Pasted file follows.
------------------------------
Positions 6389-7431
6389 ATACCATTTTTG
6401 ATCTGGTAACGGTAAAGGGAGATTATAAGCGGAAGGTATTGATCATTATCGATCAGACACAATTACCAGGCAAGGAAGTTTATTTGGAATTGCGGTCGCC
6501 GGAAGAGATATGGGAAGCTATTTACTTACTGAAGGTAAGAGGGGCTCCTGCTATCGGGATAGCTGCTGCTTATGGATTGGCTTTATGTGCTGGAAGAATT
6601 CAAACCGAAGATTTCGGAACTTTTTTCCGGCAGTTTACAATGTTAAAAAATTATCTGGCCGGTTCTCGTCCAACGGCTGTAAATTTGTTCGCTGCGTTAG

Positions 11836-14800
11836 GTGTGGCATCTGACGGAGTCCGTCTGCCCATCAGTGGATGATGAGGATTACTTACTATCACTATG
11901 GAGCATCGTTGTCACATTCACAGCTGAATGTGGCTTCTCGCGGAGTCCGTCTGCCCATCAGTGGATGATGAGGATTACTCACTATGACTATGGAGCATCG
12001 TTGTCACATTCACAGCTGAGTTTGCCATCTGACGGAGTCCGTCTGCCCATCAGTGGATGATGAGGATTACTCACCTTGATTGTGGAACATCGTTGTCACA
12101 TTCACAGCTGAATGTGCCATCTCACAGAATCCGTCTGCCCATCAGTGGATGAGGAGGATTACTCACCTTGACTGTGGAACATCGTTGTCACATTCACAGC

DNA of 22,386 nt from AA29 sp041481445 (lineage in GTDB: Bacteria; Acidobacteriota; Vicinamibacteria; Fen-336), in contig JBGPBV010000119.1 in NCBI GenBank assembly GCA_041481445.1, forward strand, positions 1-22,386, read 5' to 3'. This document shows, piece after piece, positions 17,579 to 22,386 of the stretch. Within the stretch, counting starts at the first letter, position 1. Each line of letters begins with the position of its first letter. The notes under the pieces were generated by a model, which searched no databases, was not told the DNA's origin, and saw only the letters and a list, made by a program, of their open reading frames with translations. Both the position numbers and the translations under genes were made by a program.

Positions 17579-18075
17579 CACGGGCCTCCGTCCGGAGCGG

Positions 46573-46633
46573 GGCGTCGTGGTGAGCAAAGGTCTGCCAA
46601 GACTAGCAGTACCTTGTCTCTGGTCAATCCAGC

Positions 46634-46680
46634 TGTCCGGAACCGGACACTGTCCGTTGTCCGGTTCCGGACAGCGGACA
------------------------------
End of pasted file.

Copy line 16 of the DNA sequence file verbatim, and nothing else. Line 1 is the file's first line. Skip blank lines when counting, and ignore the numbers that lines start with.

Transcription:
46601 GACTAGCAGTACCTTGTCTCTGGTCAATCCAGC